And the United States, a big country where so much has happened in wine in the last 20 years – I am especially excited by unusual varieties being planted in California, by Oregon Pinot Gris, and by Washington State wines.
What was one food & wine-pairing experience that stands out from your travels and/or background in winemaking? What made it so memorable?
Coq au Vin and an old bottle of Pontet-Canet, a Bordeaux Grand Cru that I drank with a friend in Bordeaux.
Coq au Vin is chicken slow cooked in wine – the most tender chicken I’ve ever had – and the Pontet-Canet (I think it was the 1990 vintage) was so smooth and floral and aging beautifully. I really love old wines from Bordeaux.
If someone from Portland were to come visit Argentina for the first time, what are some recommendations you would have for them on where to visit and what to do/eat/drink?
Visit Buenos Aires for the most exciting new chefs and restaurant concepts – in my opinion on par with the best of NY, Paris, and Tokyo. Visit Mendoza for the wines and the mountains. Visit Patagonia, especially the Llao Llao Hotel to relax in the hot pool surrounded by wilderness and snow-capped mountains.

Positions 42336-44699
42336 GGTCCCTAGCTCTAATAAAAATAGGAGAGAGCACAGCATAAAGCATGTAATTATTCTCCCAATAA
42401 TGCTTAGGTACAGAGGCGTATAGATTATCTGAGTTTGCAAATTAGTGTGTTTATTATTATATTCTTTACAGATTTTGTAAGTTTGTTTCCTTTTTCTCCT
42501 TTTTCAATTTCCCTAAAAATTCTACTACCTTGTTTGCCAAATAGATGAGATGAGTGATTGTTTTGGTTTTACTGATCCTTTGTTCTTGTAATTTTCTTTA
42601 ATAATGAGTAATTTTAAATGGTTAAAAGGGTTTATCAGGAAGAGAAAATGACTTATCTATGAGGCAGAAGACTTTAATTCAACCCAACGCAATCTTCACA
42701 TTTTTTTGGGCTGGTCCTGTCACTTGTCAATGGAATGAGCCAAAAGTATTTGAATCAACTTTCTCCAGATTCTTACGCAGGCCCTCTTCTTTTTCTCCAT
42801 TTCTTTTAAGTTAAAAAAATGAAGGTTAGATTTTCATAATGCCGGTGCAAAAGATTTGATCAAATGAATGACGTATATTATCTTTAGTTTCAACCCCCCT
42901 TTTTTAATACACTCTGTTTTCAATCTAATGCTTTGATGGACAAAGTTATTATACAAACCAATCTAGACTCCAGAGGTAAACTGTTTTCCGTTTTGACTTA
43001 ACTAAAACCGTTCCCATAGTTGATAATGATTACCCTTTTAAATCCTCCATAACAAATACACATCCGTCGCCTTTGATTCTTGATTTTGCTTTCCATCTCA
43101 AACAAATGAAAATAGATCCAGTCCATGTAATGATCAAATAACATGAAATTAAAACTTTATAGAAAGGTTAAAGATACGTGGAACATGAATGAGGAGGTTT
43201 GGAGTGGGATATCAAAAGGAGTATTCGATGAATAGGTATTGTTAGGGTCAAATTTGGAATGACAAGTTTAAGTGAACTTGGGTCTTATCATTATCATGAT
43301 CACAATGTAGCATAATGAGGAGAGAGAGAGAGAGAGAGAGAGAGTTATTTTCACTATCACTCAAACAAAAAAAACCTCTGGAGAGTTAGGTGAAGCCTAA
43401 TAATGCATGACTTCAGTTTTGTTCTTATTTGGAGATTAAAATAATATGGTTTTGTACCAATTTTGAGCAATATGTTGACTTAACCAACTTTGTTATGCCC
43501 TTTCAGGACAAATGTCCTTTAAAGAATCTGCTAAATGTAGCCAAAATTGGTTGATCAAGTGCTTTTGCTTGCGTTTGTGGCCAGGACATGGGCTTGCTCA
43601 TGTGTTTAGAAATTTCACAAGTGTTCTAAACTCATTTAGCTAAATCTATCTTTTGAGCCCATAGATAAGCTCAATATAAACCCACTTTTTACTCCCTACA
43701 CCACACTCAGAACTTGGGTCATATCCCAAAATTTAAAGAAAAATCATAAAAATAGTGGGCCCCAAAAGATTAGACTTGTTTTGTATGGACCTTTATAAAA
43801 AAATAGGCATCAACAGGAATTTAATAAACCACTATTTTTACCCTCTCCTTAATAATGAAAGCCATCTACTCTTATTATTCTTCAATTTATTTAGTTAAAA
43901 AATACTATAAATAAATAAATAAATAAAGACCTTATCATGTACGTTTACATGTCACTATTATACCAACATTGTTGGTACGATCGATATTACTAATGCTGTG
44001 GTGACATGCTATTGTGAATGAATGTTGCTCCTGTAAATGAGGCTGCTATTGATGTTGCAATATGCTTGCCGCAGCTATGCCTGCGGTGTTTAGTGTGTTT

During the time you spent in Portland, what were some of your highlights (i.e. places visited, restaurants you dined at, etc.)?
The Cook-off for a Cause tasting at Plaza del Toro was a true highlight. All the chefs were amazing and I loved the dishes with mushrooms – pork, duck, and even the mushroom dessert we paired with Catena Malbec. There is a very lively community of foodies on social media in Portland and it felt wonderful to become part of this community.
What I love the most about Portland is all the green spaces – my older son and I were looking at colleges and went to see Reed College and I couldn’t believe how beautiful the college was with a stream running through it and all the tree-lined roads around it.
A friend took us to Voodoo Doughnuts and we ate a doughnut that was covered in blue frosting and fruit loops that was so decadent and delicious to look at!
We also had an amazing Brazilian barbecue meal at Fogo de Chão in downtown Portland.
Okay, so who wants to go back to Argentina with us???
Time to make some 2017 travel resolutions!
Exhausted from traveling every week as a Business Management Consultant, I took a year off to travel at my own pace. I am a high-energy girl that loves being active, eating food, drinking wine, and exploring the world with my partner-in-crime (and husband), Tony!